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Movies In Ancient Greece

Movies In Ancient Greece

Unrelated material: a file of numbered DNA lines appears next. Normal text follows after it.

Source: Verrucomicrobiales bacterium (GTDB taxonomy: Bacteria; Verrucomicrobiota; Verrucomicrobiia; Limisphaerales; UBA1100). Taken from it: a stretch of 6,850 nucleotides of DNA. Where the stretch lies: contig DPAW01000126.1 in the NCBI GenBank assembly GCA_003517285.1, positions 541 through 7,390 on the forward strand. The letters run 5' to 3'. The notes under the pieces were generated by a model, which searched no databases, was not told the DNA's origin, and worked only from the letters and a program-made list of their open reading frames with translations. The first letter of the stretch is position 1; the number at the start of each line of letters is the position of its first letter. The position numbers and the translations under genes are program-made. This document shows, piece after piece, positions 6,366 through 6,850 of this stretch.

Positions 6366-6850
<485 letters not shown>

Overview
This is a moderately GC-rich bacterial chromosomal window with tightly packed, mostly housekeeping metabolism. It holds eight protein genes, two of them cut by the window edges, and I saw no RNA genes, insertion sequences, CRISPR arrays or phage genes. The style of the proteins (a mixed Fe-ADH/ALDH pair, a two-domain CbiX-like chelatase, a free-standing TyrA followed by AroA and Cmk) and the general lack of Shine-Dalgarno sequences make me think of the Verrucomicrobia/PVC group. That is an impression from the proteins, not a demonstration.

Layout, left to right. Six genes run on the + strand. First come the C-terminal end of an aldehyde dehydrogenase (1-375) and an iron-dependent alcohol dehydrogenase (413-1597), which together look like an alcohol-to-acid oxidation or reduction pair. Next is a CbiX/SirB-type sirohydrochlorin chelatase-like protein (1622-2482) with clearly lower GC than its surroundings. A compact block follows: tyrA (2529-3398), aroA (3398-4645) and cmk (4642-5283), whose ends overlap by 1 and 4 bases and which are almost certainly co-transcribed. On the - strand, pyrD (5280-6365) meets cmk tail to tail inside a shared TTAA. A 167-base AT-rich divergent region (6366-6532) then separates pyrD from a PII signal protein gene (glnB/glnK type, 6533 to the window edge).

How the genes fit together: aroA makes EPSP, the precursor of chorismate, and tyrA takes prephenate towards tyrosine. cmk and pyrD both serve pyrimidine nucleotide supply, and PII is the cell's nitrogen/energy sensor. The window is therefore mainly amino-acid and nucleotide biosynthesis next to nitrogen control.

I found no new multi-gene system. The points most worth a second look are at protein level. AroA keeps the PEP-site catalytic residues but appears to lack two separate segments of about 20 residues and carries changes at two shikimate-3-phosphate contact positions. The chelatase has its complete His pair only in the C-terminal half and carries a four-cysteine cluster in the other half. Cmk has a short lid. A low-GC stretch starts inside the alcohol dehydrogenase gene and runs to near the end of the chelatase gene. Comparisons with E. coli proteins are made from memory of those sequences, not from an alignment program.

Kids learn about the civilization and history of Ancient Greece including the government, philosophy, science, Athens, Sparta, daily life, people, art, architecture. Greek Theatre and its origin from Ancient Greece in the forms of Tragedy, Comedy and Satyr. How the oligarchy wins lessons from ancient Greece Ganesh Sitaraman Opinion. A few years ago, as I was doing research for a book on how economic inequality threatens democracy, a colleague of mine asked if America was really at risk of becoming an oligarchy. Our political system, he said, is a democracy. If the people dont want to be run by wealthy elites, we can just vote them out. The system, in other words, cant really be rigged to work for the rich and powerful unless the people are at least willing to accept a government of the rich and powerful. Ganesh Sitaraman looks at what two recent books Classical Greek Oligarchy by Matthew Simonton and Oligarchy by Jeffrey Winters can teach us about defending. From a distance, each column looked straight, no matter which of the three designs the ancient Greeks used. But up close, the columns might actually tilt a bit, or. The Parthenon. History, importance, and aesthetics, from ancientgreece. org. Movies In Ancient GreeceMovies In Ancient GreeceIf the general public opposes rule by economic elites, how is it, then, that the wealthy control so much of government The question was a good one, and while I had my own explanations, I didnt have a systematic answer. Luckily, two recent books do. Oligarchy works, in a word, because of institutions. In his fascinating and insightful book Classical Greek Oligarchy, Matthew Simonton takes us back to the ancient world, where the term oligarchy was coined. One of the primary threats to oligarchy was that the oligarchs would become divided, and that one from their number would defect, take leadership of the people, and overthrow the oligarchy. To prevent this occurrence, ancient Greek elites developed institutions and practices to keep themselves united. Among other things, they passed sumptuary laws, preventing extravagant displays of their wealth that might spark jealousy, and they used the secret ballot and consensus building practices to ensure that decisions didnt lead to greater conflict within their cadre. Appropriately for a scholar of the classics, Simonton focuses on these specific ancient practices in detail. Movies In Ancient GreeceMovies In Ancient GreeceBut his key insight is that elites in power need solidarity if they are to stay in power. Unity might come from personal relationships, trust, voting practices, or as is more likely in todays meritocratic era homogeneity in culture and values from running in the same limited circles. The ruling class must remain united for an oligarchy to remain in power. While the ruling class must remain united for an oligarchy to remain in power, the people must also be divided so they cannot overthrow their oppressors. Oligarchs in ancient Greece thus used a combination of coercion and co optation to keep democracy at bay. They gave rewards to informants and found pliable citizens to take positions in the government. Movies In Ancient GreeceThese collaborators legitimized the regime and gave oligarchs beachheads into the people. In addition, oligarchs controlled public spaces and livelihoods to prevent the people from organizing. They would expel people from town squares a diffuse population in the countryside would be unable to protest and overthrow government as effectively as a concentrated group in the city. They also tried to keep ordinary people dependent on individual oligarchs for their economic survival, similar to how mob bosses in the movies have paternalistic relationships in their neighborhoods. Reading Simontons account, it is hard not to think about how the fragmentation of our media platforms is a modern instantiation of dividing the public sphere, or how employees and workers are sometimes chilled from speaking out. The most interesting discussion is how ancient oligarchs used information to preserve their regime. They combined secrecy in governance with selective messaging to targeted audiences, not unlike our modern spinmasters and communications consultants. They projected power through rituals and processions. At the same time, they sought to destroy monuments that were symbols of democratic success. Instead of public works projects, dedicated in the name of the people, they relied on what we can think of as philanthropy to sustain their power. Oligarchs would fund the creation of a new building or the beautification of a public space. The result the people would appreciate elite spending on those projects and the upper class would get their names memorialized for all time. After all, who could be against oligarchs who show such generosity An assistant professor of history at Arizona State University, Simonton draws heavily on insights from social science and applies them well to dissect ancient practices. But while he recognizes that ancient oligarchies were always drawn from the wealthy, a limitation of his work is that he focuses primarily on how oligarchs perpetuated their political power, not their economic power. To understand that, we can turn to an instant classic from a few years ago, Jeffrey Winters Oligarchy. Winters argues that the key to oligarchy is that a set of elites have enough material resources to spend on securing their status and interests. He calls this wealth defense, and divides it into two categories. Property defense involves protecting existing property in the old days, this meant building castles and walls, today it involves the rule of law. Income defense is about protecting earnings these days, that means advocating for low taxes. The challenge in seeing how oligarchy works, Winters says, is that we dont normally think about the realms of politics and economics as fused together. At its core, oligarchy involves concentrating economic power and using it for political purposes. Democracy is vulnerable to oligarchy because democrats focus so much on guaranteeing political equality that they overlook the indirect threat that emerges from economic inequality. Winters argues that there are four kinds of oligarchies, each of which pursues wealth defense through different institutions. These oligarchies are categorized based on whether the oligarchs rule is personal or collective, and whether the oligarchs use coercion. Warring oligarchies, like warlords, are personal and armed. Ruling oligarchies like the mafia are collective and armed. In the category of unarmed oligarchies, sultanistic oligarchies like Suhartos Indonesia are governed through personal connections. In civil oligarchies, governance is collective and enforced through laws, rather than by arms. Democracy defeated oligarchy in ancient Greece because of oligarchic breakdown. With this typology behind him, Winters declares that America is already a civil oligarchy. To use the language of recent political campaigns, our oligarchs try to rig the system to defend their wealth. They focus on lowering taxes and on reducing regulations that protect workers and citizens from corporate wrongdoing. They build a legal system that is skewed to work in their favor, so that their illegal behavior rarely gets punished. And they sustain all of this through a campaign finance and lobbying system that gives them undue influence over policy. In a civil oligarchy, these actions are sustained not at the barrel of the gun or by the word of one man, but through the rule of law. If oligarchy works because its leaders institutionalize their power through law, media, and political rituals, what is to be done How can democracy ever gain the upper hand Winters notes that political power depends on economic power. This suggests that one solution is creating a more economically equal society. The problem, of course, is that if the oligarchs are in charge, it isnt clear why they would pass policies that would reduce their wealth and make society more equal. As long as they can keep the people divided, they have little to fear from the occasional pitchfork or protest. Indeed, some commentators have suggested that the economic equality of the late 2.